Whale Sharks Have Tiny Teeth on Their Eyeballs
by Nora McGeevey/Smithsonianmag.com
Whale sharks are known as gentle, bespeckled giants that swim in tropical seas and scoop up plankton with their cavernous mouths. According to new research, they also have a sharp eye—literally: their eyes are covered in tiny teeth.
Whale sharks and other shark species have dermal denticles that cover their bodies and act like scales, according to the Smithsonian Institution’s Ocean Portal. The tiny, V-shaped pieces decrease drag and turbulence as sharks glide through the water, which helps them swim faster. They can also provide protection against other sharks who might bite them, reports Bob Yirka for Phys.org.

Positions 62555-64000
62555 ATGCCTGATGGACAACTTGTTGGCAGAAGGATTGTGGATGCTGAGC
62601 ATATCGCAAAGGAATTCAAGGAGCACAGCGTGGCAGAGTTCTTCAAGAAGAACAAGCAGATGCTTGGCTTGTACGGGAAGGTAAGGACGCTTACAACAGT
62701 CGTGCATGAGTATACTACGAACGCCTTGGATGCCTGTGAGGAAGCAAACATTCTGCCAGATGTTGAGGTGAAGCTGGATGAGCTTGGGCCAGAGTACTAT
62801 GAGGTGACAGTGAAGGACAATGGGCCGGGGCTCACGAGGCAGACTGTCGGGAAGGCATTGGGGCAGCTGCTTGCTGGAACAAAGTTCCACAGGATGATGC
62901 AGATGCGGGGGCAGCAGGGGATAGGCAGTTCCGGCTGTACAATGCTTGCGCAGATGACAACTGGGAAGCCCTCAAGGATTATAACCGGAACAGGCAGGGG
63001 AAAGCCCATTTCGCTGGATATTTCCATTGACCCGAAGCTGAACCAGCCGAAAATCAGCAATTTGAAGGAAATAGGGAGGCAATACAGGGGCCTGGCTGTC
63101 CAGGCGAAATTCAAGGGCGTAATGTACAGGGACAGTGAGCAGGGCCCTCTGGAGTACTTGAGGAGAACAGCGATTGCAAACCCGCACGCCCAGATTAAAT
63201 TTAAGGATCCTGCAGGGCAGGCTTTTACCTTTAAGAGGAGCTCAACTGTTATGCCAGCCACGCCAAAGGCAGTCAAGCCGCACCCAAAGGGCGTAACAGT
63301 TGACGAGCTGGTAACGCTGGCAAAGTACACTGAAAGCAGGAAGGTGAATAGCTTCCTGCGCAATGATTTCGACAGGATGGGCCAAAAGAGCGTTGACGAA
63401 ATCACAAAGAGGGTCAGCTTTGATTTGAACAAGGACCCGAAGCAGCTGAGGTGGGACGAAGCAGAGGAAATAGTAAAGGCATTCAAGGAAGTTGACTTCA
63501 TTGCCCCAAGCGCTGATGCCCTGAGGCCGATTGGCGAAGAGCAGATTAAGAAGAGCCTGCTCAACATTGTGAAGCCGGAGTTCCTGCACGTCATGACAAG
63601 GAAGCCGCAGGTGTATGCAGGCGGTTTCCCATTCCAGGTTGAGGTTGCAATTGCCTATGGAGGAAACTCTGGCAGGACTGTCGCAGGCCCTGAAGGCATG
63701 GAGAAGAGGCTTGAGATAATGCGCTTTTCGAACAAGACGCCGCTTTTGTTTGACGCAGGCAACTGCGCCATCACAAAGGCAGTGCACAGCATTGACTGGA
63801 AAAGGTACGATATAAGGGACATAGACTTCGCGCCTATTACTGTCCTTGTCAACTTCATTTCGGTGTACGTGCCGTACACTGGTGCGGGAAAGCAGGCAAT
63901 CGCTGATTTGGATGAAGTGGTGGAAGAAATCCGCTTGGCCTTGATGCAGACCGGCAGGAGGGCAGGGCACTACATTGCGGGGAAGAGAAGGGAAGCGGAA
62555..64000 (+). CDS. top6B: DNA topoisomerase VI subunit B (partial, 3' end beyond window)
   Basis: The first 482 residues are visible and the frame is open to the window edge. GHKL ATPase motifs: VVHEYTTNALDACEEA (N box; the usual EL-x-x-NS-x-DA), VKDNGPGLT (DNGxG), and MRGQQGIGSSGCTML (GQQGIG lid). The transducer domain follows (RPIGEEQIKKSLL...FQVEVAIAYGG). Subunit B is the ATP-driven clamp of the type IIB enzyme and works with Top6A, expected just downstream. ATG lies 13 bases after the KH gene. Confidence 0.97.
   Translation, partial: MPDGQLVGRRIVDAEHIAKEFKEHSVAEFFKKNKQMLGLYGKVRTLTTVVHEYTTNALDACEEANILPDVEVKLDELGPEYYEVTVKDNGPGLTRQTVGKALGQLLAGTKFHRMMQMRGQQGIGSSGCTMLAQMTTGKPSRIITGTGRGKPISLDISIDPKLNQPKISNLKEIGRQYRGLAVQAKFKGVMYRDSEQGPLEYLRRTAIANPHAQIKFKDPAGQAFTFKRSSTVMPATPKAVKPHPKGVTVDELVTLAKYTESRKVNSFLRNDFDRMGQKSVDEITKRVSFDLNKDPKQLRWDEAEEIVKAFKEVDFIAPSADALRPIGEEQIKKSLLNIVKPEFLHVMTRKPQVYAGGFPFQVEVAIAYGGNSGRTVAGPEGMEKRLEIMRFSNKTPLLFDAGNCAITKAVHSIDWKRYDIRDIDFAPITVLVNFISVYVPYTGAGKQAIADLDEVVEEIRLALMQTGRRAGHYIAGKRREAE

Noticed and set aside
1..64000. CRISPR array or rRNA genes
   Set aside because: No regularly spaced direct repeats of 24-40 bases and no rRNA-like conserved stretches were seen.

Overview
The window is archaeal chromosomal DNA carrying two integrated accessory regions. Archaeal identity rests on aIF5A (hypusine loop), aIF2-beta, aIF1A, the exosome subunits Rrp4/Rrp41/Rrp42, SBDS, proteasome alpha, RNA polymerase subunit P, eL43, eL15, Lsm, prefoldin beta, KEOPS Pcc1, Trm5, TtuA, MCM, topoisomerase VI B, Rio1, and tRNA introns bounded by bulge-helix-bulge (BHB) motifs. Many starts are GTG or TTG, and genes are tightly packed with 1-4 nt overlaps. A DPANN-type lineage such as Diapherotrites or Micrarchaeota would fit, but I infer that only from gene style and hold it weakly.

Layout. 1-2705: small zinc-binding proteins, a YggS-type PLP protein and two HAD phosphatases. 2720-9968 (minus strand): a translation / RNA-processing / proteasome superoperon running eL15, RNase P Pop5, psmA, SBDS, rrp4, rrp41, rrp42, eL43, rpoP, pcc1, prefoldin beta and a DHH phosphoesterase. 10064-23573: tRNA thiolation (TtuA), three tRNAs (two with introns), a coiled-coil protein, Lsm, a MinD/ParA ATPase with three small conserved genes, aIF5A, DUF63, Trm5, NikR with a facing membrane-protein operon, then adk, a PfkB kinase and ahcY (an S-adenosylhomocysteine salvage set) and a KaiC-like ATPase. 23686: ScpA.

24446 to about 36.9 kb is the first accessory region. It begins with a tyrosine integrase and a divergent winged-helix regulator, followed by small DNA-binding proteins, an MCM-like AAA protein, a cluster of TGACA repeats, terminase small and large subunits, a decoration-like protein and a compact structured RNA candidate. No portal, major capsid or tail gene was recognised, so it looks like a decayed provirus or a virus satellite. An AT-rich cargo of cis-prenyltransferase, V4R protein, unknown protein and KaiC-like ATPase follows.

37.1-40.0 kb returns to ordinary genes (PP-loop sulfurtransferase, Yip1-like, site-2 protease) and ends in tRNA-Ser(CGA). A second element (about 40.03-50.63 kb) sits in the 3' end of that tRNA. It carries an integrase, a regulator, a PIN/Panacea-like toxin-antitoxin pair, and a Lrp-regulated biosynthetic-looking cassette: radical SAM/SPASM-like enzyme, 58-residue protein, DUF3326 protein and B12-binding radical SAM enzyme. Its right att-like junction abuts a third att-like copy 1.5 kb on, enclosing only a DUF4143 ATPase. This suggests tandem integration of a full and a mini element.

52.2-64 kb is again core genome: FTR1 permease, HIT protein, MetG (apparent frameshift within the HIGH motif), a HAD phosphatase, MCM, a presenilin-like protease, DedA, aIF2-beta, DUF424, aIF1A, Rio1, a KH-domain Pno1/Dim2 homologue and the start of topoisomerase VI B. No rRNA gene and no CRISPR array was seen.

Eyeball teeth, however, probably serve as protective armor against the elements, reports George Dvorsky for Gizmodo. Whale sharks’ eyes have no eyelids and poke out on either side of their heads, which makes them vulnerable to exposure.
“Considering that these tissues are exposed and that whale sharks lack eyelids; the eye surface is less protected from mechanical damage than other regions of the body that are covered with mineralized dermal…read more:
Carol graduated from Riverside White Cross School of Nursing in Columbus, Ohio and received her diploma as a registered nurse. She attended Bowling Green State University where she received a Bachelor of Arts Degree in History and Literature. She attended the University of Toledo, College of Nursing, and received a Master’s of Nursing Science Degree as an Educator.
She has traveled extensively, is a photographer, and writes on medical issues. Carol has three children RJ, Katherine, and Stephen – one daughter-in-law; Katie – two granddaughters; Isabella Marianna and Zoe Olivia – and one grandson, Alexander Paul. She also shares her life with her husband Gordon Duff, many cats, and two rescues.